Friday, 27 July 2012

COMMUNICATIONS AT SEA TODAY


The main lesson learned from my recently completed 1800 nautical miles in Tekani 11 from Cairns to Mooloolaba and return along almost the full length of the Queensland coast has been the abysmal communications situation for small ships which now exists: due to what can fairly be labelled as dereliction of duty by both state and federal governments.

Some 15 years ago, a similar journey in TEKANI 1 was made far safer by OTC Coastal Radio stations which covered the whole coast with high frequency, long-range transmissions 24 hours a day, 7 days a week. Any problems, either sea-induced or medical met with instant professional response and action….not so today…
All this has been “replaced” by Volunteer Coastgard stations manned by volunteers of varying degrees of proficiency and nautical expertise…the irreverent, but sometimes deservedly appropriate label of “Dad’s Army” is often used.

These ameteur volunteers deserve full credit for trying, but they are no substitute for the real thing as the unforgiving sea continually demonstrates when emergencies occur. Most are open for business during daylight hours only, some only on weekends and all are really there to serve the weekend recreational fisherman in his small outboard powered open boat in semi-sheltered waters for a few hours.

The serious sailor can use the AIS automatic reporting system used by commercial shipping which can and does indicate his identity, position and speed 24/7, but this requires the installation of special equipment costing many thousands of dollars and more battery power than the average small boat can offer as it must be operated non-stop to be effective.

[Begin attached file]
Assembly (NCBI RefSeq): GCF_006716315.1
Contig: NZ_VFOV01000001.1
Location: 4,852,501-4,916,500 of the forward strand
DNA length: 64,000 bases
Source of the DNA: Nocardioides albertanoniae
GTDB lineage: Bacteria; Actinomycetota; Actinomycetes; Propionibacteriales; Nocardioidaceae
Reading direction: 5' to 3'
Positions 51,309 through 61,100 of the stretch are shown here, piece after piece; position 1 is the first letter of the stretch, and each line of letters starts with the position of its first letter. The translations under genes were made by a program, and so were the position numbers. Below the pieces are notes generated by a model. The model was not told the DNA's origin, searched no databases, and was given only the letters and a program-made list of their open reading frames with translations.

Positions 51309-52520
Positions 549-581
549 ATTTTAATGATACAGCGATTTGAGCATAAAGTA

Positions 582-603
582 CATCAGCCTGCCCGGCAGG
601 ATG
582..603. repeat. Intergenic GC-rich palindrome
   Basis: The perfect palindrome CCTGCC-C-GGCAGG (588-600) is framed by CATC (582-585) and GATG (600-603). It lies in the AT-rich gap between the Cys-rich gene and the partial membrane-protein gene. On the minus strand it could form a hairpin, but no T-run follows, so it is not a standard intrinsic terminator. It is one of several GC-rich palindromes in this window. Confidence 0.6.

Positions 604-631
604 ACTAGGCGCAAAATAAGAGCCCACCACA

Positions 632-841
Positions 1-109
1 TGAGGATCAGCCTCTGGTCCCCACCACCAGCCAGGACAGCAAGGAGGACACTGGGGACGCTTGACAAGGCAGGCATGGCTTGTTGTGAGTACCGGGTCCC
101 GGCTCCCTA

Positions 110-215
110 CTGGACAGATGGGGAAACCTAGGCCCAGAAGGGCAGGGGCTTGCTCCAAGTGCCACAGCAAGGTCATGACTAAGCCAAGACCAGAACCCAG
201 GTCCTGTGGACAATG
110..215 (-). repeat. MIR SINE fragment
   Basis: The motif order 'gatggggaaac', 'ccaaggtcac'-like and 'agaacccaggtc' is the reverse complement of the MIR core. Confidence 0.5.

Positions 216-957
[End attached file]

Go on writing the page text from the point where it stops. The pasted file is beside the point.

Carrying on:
A cheaper alternative is to have a satellite phone on board with access to satellite coverage. The illegal people smuggling industry uses these by providing boatloads of illegal fare-paying illegals ( average cost $10,000 per person) with one which is used in the Indian Ocean to call AusSAR in Canberra direct. AusSAR contacts the Royal Australian Navy and issues orders for a tow into port and eventual Australian citizenship.

I already have an Australian passport, but prudence has prompted the purchase of an INMARSAT satellite phone for access to help in any real emergency on TEKANI 11.

1 comment:

  1. This is a disgraceful development, but we're learning to expect this kind of treatment from our state and national 'leaders'. Unfortunately, voting one party out and another in is an exercise in futility.

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